With the cloud, and the scalability and reliability that cloud offers, along with the services and solutions that are being worked on, we can move past that and potentially create that flexible shop floor connectivity, going beyond the protocols and system integration, and create that data transparency layer which is going beyond that IT/OT border.


Do you feel that the move to developing and producing electric vehicles has accelerated the need for the digitalisation of manufacturing processes and operations?


KK: Yes, I believe that is big driver for digitalisation. Almost all the OEMs are right now in a race to release as many EV models as possible. 

So much so, that there’s a lot of activity happening around the development of new factories to produce EVs and how OEMs can also leverage existing plants, used for manufacturing and assembling ICE vehicles, to now pivot and manufacture electric vehicles 

When we look this, the challenge that comes up is how to build a blueprint of a scalable architecture that will bring together all these silos so the OEM has a schematic that can be leveraged to quickly expand and create more greenfield plants that will help them move towards production goals.  

We are also seeing our customers talk about technology partnerships. The EV revolution has created a viewpoint that OEMs and Tier 1 suppliers must look at technology partnerships in a way where they can differentiate themselves with their core expertise and partner for undifferentiated lift. The challenge here is how do you choose the right partners and solution providers and quickly move towards deploying in the right way?

How early are you getting involved with those kinds of companies now in terms of their planning process for these operational systems?


KK: The way I see the automotive industry evolving right now is when OEMs are considering a new plant, they are already thinking about at least the next 10 years and looking at potential partnerships that need to be in place and the potential blueprint that is needed. We work, right at the start of that moment, in their planning phase, with the OEMs and Tier 1s who are focused on greenfield plants.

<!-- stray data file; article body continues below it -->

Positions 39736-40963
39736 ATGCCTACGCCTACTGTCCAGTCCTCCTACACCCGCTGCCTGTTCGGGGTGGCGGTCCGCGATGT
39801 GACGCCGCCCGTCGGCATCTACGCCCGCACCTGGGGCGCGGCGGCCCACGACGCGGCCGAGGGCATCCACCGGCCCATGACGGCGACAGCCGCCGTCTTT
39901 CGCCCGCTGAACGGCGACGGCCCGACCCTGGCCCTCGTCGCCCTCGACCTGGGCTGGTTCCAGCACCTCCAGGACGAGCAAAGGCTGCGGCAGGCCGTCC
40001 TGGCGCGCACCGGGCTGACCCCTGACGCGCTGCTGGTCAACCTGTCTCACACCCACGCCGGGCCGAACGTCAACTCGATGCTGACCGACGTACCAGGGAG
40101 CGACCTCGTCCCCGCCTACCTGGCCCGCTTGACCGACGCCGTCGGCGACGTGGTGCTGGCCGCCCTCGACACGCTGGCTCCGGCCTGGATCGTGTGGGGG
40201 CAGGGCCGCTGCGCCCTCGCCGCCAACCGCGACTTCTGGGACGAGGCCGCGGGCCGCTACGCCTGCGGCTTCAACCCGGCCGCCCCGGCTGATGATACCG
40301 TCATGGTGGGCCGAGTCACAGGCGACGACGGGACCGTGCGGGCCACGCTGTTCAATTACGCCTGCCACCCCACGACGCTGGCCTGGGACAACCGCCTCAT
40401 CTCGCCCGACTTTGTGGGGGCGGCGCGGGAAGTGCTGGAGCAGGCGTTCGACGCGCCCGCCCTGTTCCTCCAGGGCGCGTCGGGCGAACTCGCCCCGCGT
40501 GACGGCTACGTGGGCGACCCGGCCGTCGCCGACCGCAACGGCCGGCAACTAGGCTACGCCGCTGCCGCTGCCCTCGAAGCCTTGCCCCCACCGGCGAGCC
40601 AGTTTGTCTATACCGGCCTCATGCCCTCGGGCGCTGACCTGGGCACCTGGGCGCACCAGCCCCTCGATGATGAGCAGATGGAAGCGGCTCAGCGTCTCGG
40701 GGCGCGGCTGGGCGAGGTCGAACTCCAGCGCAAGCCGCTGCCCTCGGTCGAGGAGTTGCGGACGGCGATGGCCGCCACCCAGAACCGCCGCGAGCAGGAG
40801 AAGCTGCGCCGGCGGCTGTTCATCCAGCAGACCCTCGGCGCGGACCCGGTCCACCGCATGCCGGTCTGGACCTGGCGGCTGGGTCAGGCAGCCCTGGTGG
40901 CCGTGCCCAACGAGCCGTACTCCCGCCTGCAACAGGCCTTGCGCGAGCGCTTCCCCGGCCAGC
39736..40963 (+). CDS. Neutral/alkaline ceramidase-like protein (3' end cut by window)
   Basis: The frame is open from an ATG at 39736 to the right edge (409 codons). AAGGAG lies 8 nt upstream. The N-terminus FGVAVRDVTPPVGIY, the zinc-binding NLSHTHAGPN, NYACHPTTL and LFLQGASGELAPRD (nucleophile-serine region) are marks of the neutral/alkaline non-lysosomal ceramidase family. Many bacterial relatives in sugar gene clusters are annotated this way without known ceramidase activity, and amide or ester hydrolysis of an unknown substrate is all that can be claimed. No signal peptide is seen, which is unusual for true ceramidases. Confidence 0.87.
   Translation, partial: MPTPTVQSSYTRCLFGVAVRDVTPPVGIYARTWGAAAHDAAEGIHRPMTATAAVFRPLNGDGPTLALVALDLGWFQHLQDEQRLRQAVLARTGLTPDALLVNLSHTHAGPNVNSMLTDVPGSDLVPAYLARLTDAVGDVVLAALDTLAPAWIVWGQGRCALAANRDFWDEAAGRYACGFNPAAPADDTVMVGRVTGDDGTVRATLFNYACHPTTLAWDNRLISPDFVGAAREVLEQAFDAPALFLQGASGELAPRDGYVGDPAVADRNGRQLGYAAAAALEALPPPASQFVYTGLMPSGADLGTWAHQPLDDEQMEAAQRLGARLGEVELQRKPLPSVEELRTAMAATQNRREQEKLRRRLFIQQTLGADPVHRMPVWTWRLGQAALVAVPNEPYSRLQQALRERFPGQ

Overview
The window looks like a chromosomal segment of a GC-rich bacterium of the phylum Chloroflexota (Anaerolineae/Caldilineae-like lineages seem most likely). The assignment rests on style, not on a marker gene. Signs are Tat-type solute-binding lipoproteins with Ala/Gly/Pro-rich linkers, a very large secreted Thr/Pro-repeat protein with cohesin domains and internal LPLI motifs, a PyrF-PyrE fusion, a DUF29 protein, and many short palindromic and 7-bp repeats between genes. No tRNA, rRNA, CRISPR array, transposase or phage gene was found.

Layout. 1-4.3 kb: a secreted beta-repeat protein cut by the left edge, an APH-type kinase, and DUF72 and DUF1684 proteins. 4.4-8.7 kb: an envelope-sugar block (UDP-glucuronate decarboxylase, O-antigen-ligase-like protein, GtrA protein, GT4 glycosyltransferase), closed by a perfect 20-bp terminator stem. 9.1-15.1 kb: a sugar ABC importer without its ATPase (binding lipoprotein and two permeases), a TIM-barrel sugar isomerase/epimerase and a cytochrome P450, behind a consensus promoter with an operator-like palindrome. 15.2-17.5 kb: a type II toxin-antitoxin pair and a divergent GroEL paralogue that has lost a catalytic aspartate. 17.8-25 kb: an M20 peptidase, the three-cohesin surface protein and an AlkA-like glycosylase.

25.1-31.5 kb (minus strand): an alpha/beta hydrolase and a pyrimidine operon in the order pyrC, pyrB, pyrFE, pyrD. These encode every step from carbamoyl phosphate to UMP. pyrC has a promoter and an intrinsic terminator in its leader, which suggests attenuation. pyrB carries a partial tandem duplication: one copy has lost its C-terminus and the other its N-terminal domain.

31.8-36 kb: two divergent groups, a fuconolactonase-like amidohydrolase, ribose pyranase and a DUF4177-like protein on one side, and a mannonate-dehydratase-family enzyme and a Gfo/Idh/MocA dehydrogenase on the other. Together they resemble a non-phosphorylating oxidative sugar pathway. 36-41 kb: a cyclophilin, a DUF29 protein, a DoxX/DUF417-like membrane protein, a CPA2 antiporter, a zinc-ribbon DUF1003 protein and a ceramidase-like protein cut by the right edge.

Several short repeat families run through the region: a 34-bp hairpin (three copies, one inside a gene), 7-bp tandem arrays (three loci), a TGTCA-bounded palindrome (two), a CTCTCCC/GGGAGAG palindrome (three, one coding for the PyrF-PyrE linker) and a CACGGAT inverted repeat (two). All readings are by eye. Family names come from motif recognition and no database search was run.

We are engaging much earlier in the process. Take, for example, our work with Northvolt. Throughout the battery manufacturing process, they are starting to track and trace the overall manufacturing data logs so they can track for quality, safety, productivity and efficiency. They have also built something called “cloud factory module” on AWS, which is a digital blueprint that will help them scale and launch new factories as per demand from OEMs. All that is done on AWS with our services and solutions. 

What do you feel are the key digital tools and competencies that carmakers are going to need to meet sustainability and electrification goals? 


KK: When we talk to our customers about this, the end-to-end journey, the way we explain it to them is, to run factory, running real-time production, you need to have all those OT layers (such as MES, PLM, ERP, MRO, etc.), linked up with the IT layer.

So how do you start thinking about a blueprint considering all these systems and what can be brought over to the cloud? How can that be done more efficiently so you’re able to collate the data together in the right fashion, label it, and scale on it in the right fashion? 

Building a blueprint, that’s going to eventually help towards this connected tool chain, that’s where we are bringing in tools, services and solutions that are available with AWS and partner solutions, and which we are already working on with companies such as Volkswagen. 

We also bring the expertise of Amazon, who we have supported, as a customer. More than 90% of Amazon’s infrastructure runs on AWS. From there we have learnt and built expertise around how to manage big industrial operations across this overall blueprint that I just mentioned. We’re bringing that expertise, that toolset in a fashion that is relevant to the automotive industry so we can help them scale.

Looking forward, what do you think are the next big technology and application steps for cloud-based systems in this automotive manufacturing context that we’ve been discussing? 


KK: A few technologies I can mention. The basis of everything in the future, for me, is going to be a connected enterprise that will have AI/ML layers built into it, which goes towards recommendation engines and workflow automations. This is a layer that’s going to act as a foundation for gathering all data and making it readily available so our customers, OEMs and Tier 1s, can quickly build applications, microservices, as we call them, on top of that foundational layer. 

And in the next two to three years, I would say AR/VR, blockchain and industrial metaverse are also going to be important technologies.